$$\sum_{{\rm d}\mid 10!}\frac{1}{{\rm d}+\sqrt{10!}}$$

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## A sum!

- Tolaso J Kos
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### A sum!

Evaluate the following sum:

$$\sum_{{\rm d}\mid 10!}\frac{1}{{\rm d}+\sqrt{10!}}$$

$$\sum_{{\rm d}\mid 10!}\frac{1}{{\rm d}+\sqrt{10!}}$$

Source

**Imagination is much more important than knowledge.**

### Re: A sum!

Tolaso J Kos wrote:Evaluate the following sum:

$$\sum_{{\rm d}\mid 10!}\frac{1}{{\rm d}+\sqrt{10!}}$$

Source

$$\sum_{{\rm d}\mid 10!}\frac{1}{{\rm d}+\sqrt{10!}} = \frac{3\sqrt{7}}{112} $$

*Full solution tomorrow morning !*

$\displaystyle \sum_{n=1}^{\infty}\frac{1}{n^s}= \prod_{p \; \text{prime}}\frac{1}{1-p^{-s}}$

### Re: A sum!

gist the sum and substance of an argument. 5a(1) : the result of adding numbers the sum of 5 and 7 is 12. (2) : the limit of the sum of the first n terms of an infinite series as n increases indefinitely. b : numbers to be added broadly : a problem in arithmetic.

Great

### Re: A sum!

sum noun (TOTAL) [ S ] the whole number or amount when two or more numbers or amounts have been added together: The sum of 13 and 8 is 21.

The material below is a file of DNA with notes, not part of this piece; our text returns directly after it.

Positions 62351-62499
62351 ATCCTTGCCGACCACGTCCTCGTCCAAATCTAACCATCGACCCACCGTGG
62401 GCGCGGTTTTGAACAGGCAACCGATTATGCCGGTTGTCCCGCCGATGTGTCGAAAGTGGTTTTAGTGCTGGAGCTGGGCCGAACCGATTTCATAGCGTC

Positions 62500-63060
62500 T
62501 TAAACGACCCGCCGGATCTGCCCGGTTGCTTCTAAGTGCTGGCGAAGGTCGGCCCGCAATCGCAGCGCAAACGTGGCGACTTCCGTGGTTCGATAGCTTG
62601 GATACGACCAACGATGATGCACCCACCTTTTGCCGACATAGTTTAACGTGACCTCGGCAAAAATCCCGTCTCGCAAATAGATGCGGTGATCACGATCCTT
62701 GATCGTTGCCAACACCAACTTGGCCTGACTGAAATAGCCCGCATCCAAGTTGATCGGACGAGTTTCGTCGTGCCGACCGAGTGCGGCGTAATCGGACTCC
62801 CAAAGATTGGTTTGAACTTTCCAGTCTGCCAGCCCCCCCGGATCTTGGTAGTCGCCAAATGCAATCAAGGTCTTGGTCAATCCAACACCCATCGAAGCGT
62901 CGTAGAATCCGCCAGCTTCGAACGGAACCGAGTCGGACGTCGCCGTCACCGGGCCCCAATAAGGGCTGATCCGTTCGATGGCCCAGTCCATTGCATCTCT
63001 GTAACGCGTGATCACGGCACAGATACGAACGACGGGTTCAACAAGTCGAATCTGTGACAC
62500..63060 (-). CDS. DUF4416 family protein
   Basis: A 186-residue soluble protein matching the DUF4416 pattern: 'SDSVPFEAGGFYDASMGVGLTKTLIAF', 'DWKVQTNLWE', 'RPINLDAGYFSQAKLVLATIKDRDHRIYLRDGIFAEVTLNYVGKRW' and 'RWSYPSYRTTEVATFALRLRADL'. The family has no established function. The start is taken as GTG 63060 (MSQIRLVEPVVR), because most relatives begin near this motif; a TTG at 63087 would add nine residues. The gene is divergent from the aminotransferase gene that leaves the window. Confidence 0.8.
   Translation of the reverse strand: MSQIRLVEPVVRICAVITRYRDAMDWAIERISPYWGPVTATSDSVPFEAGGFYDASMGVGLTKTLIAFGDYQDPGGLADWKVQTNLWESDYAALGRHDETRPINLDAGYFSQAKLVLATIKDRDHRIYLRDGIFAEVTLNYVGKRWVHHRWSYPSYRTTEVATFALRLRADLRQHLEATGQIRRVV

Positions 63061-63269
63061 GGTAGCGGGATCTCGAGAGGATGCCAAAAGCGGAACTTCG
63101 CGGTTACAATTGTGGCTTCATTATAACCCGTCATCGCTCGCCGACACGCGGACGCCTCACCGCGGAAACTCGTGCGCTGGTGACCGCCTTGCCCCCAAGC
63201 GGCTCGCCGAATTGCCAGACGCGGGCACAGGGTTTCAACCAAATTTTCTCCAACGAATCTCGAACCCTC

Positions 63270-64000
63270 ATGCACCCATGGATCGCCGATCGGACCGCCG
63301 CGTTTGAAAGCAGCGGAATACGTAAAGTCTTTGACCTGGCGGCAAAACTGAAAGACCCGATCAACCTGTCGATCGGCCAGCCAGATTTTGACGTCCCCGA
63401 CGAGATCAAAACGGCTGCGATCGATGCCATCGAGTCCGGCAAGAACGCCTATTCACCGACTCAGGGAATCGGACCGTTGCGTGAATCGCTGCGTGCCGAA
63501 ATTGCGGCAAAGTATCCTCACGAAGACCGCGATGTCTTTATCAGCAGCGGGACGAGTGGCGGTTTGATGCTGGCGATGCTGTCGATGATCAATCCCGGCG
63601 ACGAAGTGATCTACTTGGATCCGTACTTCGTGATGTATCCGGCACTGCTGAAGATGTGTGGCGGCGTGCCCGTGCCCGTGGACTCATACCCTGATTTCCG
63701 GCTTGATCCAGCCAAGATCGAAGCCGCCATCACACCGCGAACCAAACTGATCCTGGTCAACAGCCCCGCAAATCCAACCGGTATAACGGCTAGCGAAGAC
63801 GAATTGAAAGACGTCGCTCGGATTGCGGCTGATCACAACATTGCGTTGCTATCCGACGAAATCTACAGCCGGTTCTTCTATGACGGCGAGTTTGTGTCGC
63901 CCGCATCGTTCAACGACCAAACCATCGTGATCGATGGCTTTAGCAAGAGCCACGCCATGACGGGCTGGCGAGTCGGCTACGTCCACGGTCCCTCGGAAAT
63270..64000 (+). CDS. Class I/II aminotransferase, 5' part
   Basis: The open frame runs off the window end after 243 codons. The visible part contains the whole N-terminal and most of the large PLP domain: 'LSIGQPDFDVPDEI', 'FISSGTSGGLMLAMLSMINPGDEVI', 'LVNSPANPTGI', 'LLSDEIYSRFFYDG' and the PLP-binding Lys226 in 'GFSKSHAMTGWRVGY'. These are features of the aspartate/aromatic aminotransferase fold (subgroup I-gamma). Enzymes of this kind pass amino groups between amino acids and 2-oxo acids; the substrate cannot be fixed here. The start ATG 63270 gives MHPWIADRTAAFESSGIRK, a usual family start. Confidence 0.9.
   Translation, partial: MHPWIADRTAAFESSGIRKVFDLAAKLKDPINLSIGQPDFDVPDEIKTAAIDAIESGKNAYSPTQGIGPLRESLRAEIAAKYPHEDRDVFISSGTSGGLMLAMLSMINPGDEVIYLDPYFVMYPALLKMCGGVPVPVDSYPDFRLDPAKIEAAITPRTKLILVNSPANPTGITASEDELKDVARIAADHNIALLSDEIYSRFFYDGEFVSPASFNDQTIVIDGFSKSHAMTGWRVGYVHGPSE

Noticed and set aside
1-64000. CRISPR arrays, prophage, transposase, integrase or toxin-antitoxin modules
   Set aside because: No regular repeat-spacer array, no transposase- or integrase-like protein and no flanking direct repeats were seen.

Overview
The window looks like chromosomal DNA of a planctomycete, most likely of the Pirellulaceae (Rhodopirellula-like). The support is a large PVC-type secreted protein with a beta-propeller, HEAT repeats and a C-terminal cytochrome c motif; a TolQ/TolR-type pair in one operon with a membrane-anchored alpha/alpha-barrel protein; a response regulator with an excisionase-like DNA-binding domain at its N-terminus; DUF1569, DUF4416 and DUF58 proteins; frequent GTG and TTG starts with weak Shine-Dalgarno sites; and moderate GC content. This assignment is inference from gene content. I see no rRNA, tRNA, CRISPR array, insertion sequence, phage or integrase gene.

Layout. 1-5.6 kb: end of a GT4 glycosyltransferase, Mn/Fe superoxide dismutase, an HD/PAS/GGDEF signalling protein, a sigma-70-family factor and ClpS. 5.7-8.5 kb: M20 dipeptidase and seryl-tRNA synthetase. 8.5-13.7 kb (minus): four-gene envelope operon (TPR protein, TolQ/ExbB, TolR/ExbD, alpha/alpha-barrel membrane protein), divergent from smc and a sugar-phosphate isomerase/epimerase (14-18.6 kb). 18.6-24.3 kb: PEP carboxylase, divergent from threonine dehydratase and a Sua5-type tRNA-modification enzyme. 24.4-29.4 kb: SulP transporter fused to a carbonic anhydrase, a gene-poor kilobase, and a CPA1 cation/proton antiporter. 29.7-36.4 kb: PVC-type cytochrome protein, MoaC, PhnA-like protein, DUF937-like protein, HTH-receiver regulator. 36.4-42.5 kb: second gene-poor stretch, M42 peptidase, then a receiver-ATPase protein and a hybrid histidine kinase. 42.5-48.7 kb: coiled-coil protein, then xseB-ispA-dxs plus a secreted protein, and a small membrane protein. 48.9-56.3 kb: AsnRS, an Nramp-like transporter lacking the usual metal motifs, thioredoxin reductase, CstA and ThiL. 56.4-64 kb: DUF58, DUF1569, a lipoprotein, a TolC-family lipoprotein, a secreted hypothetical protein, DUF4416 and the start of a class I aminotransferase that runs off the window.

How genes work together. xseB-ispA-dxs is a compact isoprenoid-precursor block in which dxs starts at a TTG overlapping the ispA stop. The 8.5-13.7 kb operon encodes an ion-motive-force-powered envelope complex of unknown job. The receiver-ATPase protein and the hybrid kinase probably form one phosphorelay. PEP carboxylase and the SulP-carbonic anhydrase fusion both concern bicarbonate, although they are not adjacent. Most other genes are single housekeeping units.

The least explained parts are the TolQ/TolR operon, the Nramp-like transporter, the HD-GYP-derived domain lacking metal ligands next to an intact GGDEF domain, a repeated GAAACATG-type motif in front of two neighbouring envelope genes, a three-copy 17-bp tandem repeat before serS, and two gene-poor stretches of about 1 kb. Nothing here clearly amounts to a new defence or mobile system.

https://www.shutterstock.com/image-vector/flying-sparrow-bird-logo-modern-simple-1261955653?src=MgtpJHWbwOyikpJ8D4eUag-1-70

https://www.shutterstock.com/image-vector/flying-sparrow-bird-logo-modern-simple-1261955653?src=MgtpJHWbwOyikpJ8D4eUag-1-70

Great

### Re: A sum!

First of all note that $10! = 2^8 \cdot 3^4 \cdot 5^2 \cdot 7$ hence

Taking into account the addent that corresponds to $d$ along with the addent that corresponds to $p$ , we get:

$$\frac{1}{d+\sqrt{10!}} + \frac{1}{p+\sqrt{10!}}= \frac{1}{d+\sqrt{10!}} + \frac{1}{ \frac {10!}{d}+\sqrt{10!}} = \frac{1}{d+\sqrt{10!}} + \frac{d}{\sqrt{10!}( \sqrt{10!}+d)} = \frac{1}{\sqrt{10!}}$$

which is constant. Since we have $\frac{270}{2} = 135$ such pairs , we conclude that

$$\sum_{{\rm d}\mid 10!}\frac{1}{{\rm d}+\sqrt{10!}} = \frac{135}{\sqrt{10!}} = \frac{3 \sqrt{7}}{112}$$

- $10!$ is not a perfect square,
- $10!$ has $(8+1)(4+1)(2+1)(1+1) = 270$ divisors.

Taking into account the addent that corresponds to $d$ along with the addent that corresponds to $p$ , we get:

$$\frac{1}{d+\sqrt{10!}} + \frac{1}{p+\sqrt{10!}}= \frac{1}{d+\sqrt{10!}} + \frac{1}{ \frac {10!}{d}+\sqrt{10!}} = \frac{1}{d+\sqrt{10!}} + \frac{d}{\sqrt{10!}( \sqrt{10!}+d)} = \frac{1}{\sqrt{10!}}$$

which is constant. Since we have $\frac{270}{2} = 135$ such pairs , we conclude that

$$\sum_{{\rm d}\mid 10!}\frac{1}{{\rm d}+\sqrt{10!}} = \frac{135}{\sqrt{10!}} = \frac{3 \sqrt{7}}{112}$$

$\displaystyle \sum_{n=1}^{\infty}\frac{1}{n^s}= \prod_{p \; \text{prime}}\frac{1}{1-p^{-s}}$